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After a Diagnosis: What Now?

When a parent, grandparent, or loved one receives a diagnosis, it feels like a wake-up call to get every part of life in order – including estate planning documents. Luckily, it’s not too late to have this conversation. Whether or not they currently have an estate plan, if your loved one still has the mental capacity to make decisions, they can put together the right documents that will support and protect them.

You need to act quickly here, so let’s start with the basics. Compile any documents they already have, such as a trust, will, or powers of attorney. From there, meet with an attorney to see if anything needs to be updated or changed.

Here are a few essential documents for someone recently diagnosed with Alzheimer’s, dementia, or another disease:

  • Financial Power of Attorney
    • This allows someone to appoint another person to make decisions on their behalf, pay bills, and manage day-to-day activities. Without this, the court will get involved.
  • Medical Power of Attorney
    • Life might now include more doctor’s visits, and they will need someone to make healthcare decisions for them.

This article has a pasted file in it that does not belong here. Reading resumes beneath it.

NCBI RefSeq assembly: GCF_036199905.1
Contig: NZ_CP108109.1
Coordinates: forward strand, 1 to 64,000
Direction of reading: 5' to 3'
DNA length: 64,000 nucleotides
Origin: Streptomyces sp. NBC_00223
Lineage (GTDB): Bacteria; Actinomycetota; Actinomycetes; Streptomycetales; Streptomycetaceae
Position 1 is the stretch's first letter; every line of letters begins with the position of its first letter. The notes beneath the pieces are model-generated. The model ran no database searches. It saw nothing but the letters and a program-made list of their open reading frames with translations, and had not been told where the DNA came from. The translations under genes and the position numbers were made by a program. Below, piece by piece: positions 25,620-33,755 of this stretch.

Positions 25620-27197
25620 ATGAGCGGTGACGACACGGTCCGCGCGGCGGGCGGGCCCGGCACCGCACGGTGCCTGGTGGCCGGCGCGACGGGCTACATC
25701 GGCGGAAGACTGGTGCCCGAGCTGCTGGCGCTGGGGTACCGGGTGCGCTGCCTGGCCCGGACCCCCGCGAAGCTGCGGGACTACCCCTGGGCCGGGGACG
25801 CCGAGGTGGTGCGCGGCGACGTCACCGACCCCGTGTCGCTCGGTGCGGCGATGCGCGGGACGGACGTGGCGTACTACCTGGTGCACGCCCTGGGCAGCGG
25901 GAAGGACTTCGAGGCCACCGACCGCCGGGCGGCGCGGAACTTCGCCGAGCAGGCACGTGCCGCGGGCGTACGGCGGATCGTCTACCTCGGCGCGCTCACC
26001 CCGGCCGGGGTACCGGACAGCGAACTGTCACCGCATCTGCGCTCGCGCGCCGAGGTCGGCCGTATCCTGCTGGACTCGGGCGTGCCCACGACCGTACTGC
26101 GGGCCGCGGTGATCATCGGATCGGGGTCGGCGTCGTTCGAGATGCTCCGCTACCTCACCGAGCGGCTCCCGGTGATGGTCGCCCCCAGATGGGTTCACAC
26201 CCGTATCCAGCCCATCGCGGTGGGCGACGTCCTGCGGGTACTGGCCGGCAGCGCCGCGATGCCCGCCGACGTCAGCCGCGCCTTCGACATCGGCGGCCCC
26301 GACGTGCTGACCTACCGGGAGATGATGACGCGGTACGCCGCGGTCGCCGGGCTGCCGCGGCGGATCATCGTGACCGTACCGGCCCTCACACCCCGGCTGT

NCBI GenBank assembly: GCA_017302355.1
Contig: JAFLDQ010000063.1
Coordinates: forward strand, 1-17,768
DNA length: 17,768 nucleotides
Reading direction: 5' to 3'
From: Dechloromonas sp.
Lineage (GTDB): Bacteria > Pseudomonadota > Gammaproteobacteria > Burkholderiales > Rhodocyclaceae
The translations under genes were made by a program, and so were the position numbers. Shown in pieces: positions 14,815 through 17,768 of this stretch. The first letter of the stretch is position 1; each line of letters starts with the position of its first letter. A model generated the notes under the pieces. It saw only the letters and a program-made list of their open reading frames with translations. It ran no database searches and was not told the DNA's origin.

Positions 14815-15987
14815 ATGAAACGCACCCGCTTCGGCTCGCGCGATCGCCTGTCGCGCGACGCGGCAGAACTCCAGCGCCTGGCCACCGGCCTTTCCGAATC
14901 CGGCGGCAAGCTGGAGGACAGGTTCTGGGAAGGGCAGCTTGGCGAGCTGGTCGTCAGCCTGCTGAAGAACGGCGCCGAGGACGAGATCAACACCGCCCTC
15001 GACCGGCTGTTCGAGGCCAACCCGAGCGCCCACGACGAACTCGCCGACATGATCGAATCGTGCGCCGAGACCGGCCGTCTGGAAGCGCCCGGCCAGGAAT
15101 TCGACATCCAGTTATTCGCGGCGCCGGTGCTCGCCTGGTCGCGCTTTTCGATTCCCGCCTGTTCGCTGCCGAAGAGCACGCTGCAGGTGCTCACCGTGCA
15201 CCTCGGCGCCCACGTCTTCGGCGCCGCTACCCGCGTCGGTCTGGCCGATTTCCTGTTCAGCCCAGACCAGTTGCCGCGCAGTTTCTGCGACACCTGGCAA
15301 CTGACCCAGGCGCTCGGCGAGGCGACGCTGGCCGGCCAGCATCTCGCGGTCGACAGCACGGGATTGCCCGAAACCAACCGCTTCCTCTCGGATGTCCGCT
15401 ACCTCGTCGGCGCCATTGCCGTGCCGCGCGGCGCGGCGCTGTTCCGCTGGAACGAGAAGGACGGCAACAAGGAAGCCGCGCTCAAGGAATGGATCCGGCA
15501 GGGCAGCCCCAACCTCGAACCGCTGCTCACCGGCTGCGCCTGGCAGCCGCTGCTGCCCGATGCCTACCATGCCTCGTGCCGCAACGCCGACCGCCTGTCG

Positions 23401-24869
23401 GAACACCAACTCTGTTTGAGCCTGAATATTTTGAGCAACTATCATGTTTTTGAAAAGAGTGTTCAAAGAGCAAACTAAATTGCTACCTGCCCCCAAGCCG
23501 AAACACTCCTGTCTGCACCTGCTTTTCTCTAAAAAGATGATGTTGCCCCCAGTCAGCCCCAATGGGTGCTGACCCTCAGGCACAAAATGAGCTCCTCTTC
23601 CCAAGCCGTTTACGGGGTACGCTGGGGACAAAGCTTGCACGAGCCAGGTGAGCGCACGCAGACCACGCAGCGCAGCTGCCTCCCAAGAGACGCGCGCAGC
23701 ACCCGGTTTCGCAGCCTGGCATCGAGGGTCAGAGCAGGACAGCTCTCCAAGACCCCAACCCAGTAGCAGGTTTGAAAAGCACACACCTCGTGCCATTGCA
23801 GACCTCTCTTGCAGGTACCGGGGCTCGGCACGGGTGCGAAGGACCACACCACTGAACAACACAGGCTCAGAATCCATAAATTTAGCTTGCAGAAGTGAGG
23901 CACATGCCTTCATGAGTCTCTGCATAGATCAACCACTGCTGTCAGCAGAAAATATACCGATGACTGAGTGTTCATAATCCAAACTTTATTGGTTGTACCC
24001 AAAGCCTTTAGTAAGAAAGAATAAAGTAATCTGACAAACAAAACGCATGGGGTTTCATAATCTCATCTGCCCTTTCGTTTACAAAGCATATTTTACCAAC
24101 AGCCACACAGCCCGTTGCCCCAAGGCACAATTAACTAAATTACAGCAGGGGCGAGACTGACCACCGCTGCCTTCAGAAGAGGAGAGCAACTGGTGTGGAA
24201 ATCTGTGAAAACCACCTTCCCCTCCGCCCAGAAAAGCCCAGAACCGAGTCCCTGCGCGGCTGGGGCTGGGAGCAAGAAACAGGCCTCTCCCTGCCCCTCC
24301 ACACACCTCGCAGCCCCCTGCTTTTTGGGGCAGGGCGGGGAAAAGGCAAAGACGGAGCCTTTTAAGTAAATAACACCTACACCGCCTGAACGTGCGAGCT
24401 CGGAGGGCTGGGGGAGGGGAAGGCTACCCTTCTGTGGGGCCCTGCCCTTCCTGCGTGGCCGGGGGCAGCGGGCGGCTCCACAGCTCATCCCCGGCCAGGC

• Trust
    • A trust lays out who takes care of their assets and designates who they would like to receive your money after their death. 

After meeting with your attorney, reach out to Elder Care specialists who can help with finding and moving into long-term care. They can also help determine what level of care is currently needed. Speak to your financial advisor as well to see how you can plan successfully for whatever comes next.

Create a support system now to address your loved one’s immediate needs and plan for their long-term care. We’ll provide recommendations and get estate plan documents updated quickly so you can check one more thing off your list.

Download this list of people to add to your contacts and put together a team that will support you in this difficult time.

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